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Discover how to integrate and enhance video and audio to create a more engaging PowerPoint presentation. In this course, author Alicia Katz Pollock emphasizes the technical details necessary to make a multimedia presentation work: from working with appropriate file formats, to applying video styles, to reducing the file size of multimedia presentations for sharing.
Much of the time, you'll already have a video file saved on your computer that you want to insert into your PowerPoint presentation. It's easy to add the clip to a slide. Windows classifies all video types as media, since a video is different than let's say a Flash animation, but they're both handled the same way by PowerPoint. Let's add a video clip to our presentation. Click on the fourth slide in your exercise file. Notice the six images in the middle of the placeholder. The bottom right icon has a movie reel on it.
This represents any kind of multimedia. Click on it and a Windows dialog box will appear. Navigate to the folder where you keep your assets. If you want to limit the items you can see to a specific file format, click on this Video Files dropdown, and you can select a specific file type. We'll just leave it on Video Files to see all of our choices. I discussed these file types in a previous lesson in this course. Now click on ad_45sec. Use this Insert button at the bottom to decide if you're going to embed the video or to link to it.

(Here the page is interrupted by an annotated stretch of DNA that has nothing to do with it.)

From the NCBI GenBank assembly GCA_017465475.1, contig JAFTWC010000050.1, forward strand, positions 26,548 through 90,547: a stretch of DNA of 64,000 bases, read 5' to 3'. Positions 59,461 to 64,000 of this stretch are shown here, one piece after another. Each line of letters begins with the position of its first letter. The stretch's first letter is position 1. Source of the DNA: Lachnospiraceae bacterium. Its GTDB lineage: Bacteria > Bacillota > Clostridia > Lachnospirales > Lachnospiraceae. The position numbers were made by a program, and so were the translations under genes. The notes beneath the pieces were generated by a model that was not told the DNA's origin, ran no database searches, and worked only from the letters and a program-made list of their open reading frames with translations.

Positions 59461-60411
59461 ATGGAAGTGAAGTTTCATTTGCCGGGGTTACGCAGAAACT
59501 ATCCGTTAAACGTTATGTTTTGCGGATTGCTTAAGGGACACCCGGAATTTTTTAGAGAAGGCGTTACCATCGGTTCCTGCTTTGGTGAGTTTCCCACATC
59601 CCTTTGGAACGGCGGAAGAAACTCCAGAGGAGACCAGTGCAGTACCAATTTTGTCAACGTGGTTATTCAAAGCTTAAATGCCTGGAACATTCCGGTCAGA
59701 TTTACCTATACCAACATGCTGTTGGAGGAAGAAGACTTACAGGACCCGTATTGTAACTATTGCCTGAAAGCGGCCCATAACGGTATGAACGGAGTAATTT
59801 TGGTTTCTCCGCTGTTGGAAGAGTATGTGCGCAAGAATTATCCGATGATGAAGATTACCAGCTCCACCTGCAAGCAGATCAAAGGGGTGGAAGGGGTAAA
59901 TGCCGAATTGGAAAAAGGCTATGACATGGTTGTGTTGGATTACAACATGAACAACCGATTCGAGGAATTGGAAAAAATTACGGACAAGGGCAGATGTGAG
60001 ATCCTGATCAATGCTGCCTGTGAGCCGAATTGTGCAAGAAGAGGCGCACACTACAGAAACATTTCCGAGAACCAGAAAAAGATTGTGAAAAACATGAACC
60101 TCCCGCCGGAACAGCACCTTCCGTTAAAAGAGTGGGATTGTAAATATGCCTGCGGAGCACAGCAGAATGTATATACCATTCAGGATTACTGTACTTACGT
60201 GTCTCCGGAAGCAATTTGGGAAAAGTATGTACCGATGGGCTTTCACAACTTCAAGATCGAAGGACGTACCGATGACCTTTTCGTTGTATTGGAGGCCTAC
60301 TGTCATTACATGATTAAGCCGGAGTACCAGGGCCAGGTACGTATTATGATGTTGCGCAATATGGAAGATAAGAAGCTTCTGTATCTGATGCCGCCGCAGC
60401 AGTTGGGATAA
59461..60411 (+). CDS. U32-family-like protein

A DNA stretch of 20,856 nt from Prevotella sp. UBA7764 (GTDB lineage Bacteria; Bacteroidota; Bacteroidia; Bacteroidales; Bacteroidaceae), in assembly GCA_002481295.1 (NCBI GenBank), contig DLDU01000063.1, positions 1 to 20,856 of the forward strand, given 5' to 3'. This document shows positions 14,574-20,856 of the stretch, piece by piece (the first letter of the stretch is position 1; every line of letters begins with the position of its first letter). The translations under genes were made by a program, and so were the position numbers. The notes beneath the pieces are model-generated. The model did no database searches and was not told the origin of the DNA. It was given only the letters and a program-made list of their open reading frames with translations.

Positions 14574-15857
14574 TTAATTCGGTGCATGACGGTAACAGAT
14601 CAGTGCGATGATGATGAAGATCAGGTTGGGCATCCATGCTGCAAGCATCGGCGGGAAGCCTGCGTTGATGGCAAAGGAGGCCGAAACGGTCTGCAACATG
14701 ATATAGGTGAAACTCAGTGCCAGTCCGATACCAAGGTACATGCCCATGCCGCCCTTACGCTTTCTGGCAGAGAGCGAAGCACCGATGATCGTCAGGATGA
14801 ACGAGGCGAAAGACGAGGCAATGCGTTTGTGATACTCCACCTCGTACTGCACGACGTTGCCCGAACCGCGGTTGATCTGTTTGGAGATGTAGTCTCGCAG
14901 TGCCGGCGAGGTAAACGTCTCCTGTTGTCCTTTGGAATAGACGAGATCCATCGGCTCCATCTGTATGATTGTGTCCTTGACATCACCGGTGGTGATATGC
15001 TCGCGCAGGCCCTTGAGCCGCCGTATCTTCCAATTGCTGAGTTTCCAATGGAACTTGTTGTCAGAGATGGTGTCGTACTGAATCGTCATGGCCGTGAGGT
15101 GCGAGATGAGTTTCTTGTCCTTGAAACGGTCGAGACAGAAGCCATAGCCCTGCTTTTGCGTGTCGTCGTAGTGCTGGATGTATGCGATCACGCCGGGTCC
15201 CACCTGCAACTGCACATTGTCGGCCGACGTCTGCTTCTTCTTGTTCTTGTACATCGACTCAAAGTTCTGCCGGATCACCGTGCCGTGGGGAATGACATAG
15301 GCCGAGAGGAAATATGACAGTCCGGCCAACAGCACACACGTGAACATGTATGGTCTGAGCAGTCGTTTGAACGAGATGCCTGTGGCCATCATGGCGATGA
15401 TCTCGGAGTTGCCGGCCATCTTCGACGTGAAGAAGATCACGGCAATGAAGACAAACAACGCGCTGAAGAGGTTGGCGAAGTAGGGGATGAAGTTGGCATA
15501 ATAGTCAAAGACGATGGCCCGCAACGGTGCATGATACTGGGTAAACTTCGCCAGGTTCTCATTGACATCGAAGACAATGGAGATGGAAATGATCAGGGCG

We explore all the ramifications and techniques for each of these options in the linking and embedding video in this course. In short, if you want to import the entire file into your PowerPoint, use Insert or just click the button. If you want to leave it outside the presentation and have PowerPoint look for it each time you play it, change this to Link to File. I'll just click the Insert button. When the video comes in, you'll see a Play button in the lower left so that you can preview it. (Music playing) When you play the presentation, you won't see those controls until you hold your cursor over the video itself.
You can then play the video and adjust the volume right from the slide. (Female speaker: Welcome to Hansel & Petal...) Press Escape to end the playback and again to return to normal view. I can make my media clip larger or smaller by dragging the corners or by clicking on the video and then on the new Video Tools Format Ribbon that appears in the upper right corner of my screen. Use the size boxes in the Ribbon.
If you make your video clip larger, the image may become pixilated because you're expanding it past its native size. There is another way to insert media clips as well. The way we just added the movie is how you would do it if you wanted to insert a clip into a placeholder because we use the content box as the target. Go to the second slide, Why add video advertising. If you have text on a slide and would like to enhance it with a small video clip, the steps start a little differently. Let's add a small video clip of flowers to the right side to supplement the content.
Up on the Ribbon, change the Insert tab. On the far right, you'll see a button with the same film canister on it labeled Video. If you click on the bottom half of the button on the dropdown arrow, you can select Video from File. If you just click on the top half of the button, right on the film, PowerPoint automatically selects that same option. From there the process is exactly the same as before. Navigate to the Lillies media clip and decide if you're embedding it or linking to the file. We're going to embed ours, so I'll just click Insert.
Once you've made your choice, the movie will import. The video will land in the middle of the slide. Use one of the corners to resize it and drag it where you want it to go. Click Play to preview it. In future lessons, I'll show you how to use all these adjustment tools on the Ribbons. Inserting a media clip into your slideshows couldn't be easier and it opens up all kinds of possibilities for including video in your presentations.
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